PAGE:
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The 25 Foods You Can Actually Buy from Vending Machines Around the World Slideshow

The 25 Foods You Can Actually Buy from Vending Machines Around the World Slideshow

You won’t believe what you can purchase from these dispensers now

The 25 Most Bizarre Things You Can Buy from Vending Machines Around the World

These days it seems everything is at your fingertips — from Amazon’s one-hour delivery service to the shows and movies we can now binge watch without ever having to get up from the couch. Blockbuster who? That same concept of instant gratification has been applied to vending machines over the course of the past several years.

What was once only seen as a machine that dispensed chips, candies, and select drinks can now be viewed as a 24/7, item-specific convenience store. In vending machines around the world you can find everything from fresh heads of lettuce to bottles of champagne and even raw meat. But instant doesn’t exactly mean fresh. The idea of any perishable food product coming from a machine (rather than from a grocery store with proper refrigeration) is a strange concept to wrap your mind around. Don’t think buying raw meat from a vending machine is weird enough? Here are the most bizarre vending machine items you can buy around the world.

Moët & Chandon Champagne: London, Las Vegas, New Orleans

Leonard Zhukovsky/Shutterstock.com

Located in the popular Selfridge’s department store in London, the Möet & Chandon vending machine dispenses 200-milliliter bottles for $29 a pop. It should come as no surprise that Sin City is the first place to implement these vending machines in America, with one located at Sky Bar. The next place to have a champagne vending machine? New Orleans’ Arnaud’s French 75 Bar.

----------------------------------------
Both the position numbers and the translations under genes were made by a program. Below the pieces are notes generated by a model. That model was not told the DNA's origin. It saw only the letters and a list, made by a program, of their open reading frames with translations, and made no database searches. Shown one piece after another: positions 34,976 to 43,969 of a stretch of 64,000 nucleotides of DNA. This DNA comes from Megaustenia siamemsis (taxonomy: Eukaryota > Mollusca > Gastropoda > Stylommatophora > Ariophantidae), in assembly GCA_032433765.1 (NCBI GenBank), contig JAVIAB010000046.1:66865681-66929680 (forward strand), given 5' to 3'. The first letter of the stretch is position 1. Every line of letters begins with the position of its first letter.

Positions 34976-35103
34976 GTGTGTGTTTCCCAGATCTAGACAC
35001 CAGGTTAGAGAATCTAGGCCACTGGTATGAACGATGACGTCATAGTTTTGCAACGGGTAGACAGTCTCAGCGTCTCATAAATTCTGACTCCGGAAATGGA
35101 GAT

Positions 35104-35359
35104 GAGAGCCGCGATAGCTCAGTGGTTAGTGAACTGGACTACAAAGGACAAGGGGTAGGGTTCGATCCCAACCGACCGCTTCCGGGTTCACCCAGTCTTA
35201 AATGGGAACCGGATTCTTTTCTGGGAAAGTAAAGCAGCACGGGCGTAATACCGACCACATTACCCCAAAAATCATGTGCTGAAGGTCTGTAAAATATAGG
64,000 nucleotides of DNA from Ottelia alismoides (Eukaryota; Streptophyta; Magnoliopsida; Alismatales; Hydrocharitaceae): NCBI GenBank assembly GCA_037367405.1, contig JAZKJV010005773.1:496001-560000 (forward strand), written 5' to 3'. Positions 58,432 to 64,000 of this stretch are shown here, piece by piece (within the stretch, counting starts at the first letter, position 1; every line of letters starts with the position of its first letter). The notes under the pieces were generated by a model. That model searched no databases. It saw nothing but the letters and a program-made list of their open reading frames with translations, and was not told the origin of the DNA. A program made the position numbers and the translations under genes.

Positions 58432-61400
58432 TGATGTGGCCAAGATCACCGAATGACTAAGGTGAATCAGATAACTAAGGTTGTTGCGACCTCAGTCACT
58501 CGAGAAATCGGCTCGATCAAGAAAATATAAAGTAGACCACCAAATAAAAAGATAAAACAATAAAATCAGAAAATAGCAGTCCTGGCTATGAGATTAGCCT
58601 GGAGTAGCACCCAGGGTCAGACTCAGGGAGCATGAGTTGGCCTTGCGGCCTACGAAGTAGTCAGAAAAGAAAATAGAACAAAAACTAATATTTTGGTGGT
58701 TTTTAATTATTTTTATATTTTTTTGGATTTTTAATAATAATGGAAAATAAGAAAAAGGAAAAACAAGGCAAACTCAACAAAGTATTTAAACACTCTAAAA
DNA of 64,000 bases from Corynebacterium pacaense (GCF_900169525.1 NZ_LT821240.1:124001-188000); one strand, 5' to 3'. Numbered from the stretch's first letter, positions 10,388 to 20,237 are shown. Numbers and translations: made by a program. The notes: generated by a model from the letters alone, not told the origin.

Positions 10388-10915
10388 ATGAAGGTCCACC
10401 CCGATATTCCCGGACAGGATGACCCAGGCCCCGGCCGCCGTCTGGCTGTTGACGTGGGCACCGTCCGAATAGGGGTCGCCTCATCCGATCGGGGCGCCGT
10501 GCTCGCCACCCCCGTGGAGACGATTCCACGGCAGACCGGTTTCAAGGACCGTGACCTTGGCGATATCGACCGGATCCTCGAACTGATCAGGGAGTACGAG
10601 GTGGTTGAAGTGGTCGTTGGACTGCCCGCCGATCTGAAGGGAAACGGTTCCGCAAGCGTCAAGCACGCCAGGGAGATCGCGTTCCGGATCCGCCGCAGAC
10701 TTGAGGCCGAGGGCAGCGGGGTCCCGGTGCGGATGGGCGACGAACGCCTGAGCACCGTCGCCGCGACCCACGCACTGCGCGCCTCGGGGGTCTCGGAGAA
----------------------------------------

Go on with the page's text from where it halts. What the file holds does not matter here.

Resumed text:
Fresh Produce: Chicago

Set up in countless locations around Chicago, the Farmer’s Fridge vending machine brings farm-fresh produce to the heart of the windy city. Instead of soda, candy, or regular vending machine fare, Farmer’s Fridge is routinely stocked with salads, fruit, and other healthy meal options. Whatever isn’t sold that day is donated to a local homeless shelter to bring nutritious meals to those who need it most.

Fried Food: Amsterdam

www.hollandfoto.net/Shutterstock.com

Got the munchies in Amsterdam? Look no further than the fried food vending machines owned by Dutch company FEBO. With nearly 60 locations in the Netherlands, FEBO has found the perfect customer base in Amsterdam, where they have over 20 vending machines set up. FEBO serves classic treats like frikandellen (The Dutch equivalent of a hot dog) and kaassoufflé (which can be compared to a hot pocket of melted cheese wrapped inside a thin wrap of dough). If you don’t want fried food, check out the food truck that sells pigeon, pony, and other “unwanted” meat.

Kosher Food: Boston

Orthodox Jewish baseball fans used to be left out of stadium grub, until Boston start-up Hot Nosh installed kosher vending machines in Fenway Park. Hot Nosh stocks its machines with kosher mozzarella sticks, baked ziti, and more, and has vending machines throughout Boston.

Baby Food: U.S.A.

Busy moms on the go can get access to baby food and formula from some vending machines. The WeGoBabies machine also dispenses baby essentials like pacifiers and diapers.

Raw Milk: Europe

In the U.S., raw milk is a controversial food item, and consumers of the unpasteurized dairy go as far as to join illegal buying clubs to procure it. Not so in Europe, where not only is the milk legal, it can be found in vending machines from France to Poland.

A Hot Meal: U.S.A.